Title

True posterior communicating artery aneurysms: are they more prone to rupture? A biomorphometric analysis.

Publication/Presentation Date

3-1-2010

Abstract

OBJECT: Posterior communicating artery (PCoA) aneurysms can occur at the junction with the internal carotid artery, posterior cerebral artery (PCA), or the proximal PCoA itself. Hemodynamic stressors contribute to aneurysm formation and may be associated with parent vessel size and aneurysm location. This study evaluates the correlation of various biomorphometric characteristics in 2 of the aforementioned types of PCoA aneurysms.

METHODS: Patients with PCoA aneurysms were analyzed using CT angiography. Source images and reconstructions were used to determine which aneurysms originated purely from the PCoA and those that originated from the internal carotid artery/PCoA junction. Morphometric analysis was performed on the aneurysm, the precommunicating segment of the PCA (P(1)), the ambient segment of the PCA (P(2)), and both PCoA arteries and were correlated to clinical presentation. Parametric and nonparametric analyses were performed to test for significance.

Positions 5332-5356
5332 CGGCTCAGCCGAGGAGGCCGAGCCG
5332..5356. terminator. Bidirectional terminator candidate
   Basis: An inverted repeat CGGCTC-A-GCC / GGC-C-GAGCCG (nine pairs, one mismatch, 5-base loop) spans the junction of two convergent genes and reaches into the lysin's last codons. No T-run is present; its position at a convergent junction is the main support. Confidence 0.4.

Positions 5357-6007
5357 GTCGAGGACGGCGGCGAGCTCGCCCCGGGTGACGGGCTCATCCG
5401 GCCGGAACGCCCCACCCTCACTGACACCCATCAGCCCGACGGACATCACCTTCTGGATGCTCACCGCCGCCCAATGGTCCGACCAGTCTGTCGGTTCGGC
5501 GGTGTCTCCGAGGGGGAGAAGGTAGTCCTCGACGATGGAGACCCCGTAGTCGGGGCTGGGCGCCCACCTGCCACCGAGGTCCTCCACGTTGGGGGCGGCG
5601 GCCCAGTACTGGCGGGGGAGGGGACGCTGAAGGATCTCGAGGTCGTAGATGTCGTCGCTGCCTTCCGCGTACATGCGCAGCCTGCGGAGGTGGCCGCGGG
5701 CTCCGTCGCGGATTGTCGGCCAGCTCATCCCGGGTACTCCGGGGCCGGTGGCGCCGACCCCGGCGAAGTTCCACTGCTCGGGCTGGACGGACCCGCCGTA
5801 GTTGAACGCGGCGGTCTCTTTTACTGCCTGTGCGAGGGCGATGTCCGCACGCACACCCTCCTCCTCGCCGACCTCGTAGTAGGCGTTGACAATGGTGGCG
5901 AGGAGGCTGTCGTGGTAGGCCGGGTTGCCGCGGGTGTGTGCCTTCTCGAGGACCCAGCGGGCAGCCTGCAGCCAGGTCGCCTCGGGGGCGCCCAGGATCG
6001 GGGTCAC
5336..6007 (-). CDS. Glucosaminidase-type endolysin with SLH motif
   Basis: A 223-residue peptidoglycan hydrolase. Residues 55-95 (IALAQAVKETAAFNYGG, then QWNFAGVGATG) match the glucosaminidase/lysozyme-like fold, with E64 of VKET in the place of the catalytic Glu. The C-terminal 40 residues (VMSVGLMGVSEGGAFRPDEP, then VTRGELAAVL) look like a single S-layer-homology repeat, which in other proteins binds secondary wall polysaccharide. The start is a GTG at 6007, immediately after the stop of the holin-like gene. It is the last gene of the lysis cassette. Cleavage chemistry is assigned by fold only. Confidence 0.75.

RESULTS: A total of 77 PCoA aneurysms were analyzed, and 10 were found to be true PCoA aneurysms (13.0%). The ipsilateral PCoA/P(1) ratio (1.77 +/- 0.44 vs 0.82 +/- 0.46, p = 0.0001) and ipsilateral P(2)/P(1) ratio (1.73 +/- 0.40 vs 1.22 +/- 0.41, p = 0.0003) were significantly larger in true PCoA aneurysms. Interestingly, aneurysm size was statistically larger in the junctional aneurysms (0.14 +/- 0.1 vs 0.072 +/- 0.04 cm(3), p = 0.03). The prevalence of ruptured aneurysms was similar in both groups (approximately 80%, p value not significant).

CONCLUSIONS: These data suggest that true PCoA aneurysms have a larger PCoA relative to the ipsilateral P(1) segment. To the authors' knowledge, this represents the first such biomorphometric comparison of these different types of PCoA aneurysms. Although statistically smaller in size, true PCoA aneurysms also have a similar prevalence of presenting as a ruptured aneurysm, suggesting that they might be more prone to rupture than a junctional aneurysms of similar size. Further analysis will be required to determine the biophysical factors affecting rupture rates.

Volume

112

Issue

3

First Page

611

Last Page

615

ISSN

1933-0693

Disciplines

Medical Sciences | Medicine and Health Sciences | Neurology

PubMedID

19747044

Department(s)

Department of Medicine

Document Type

Article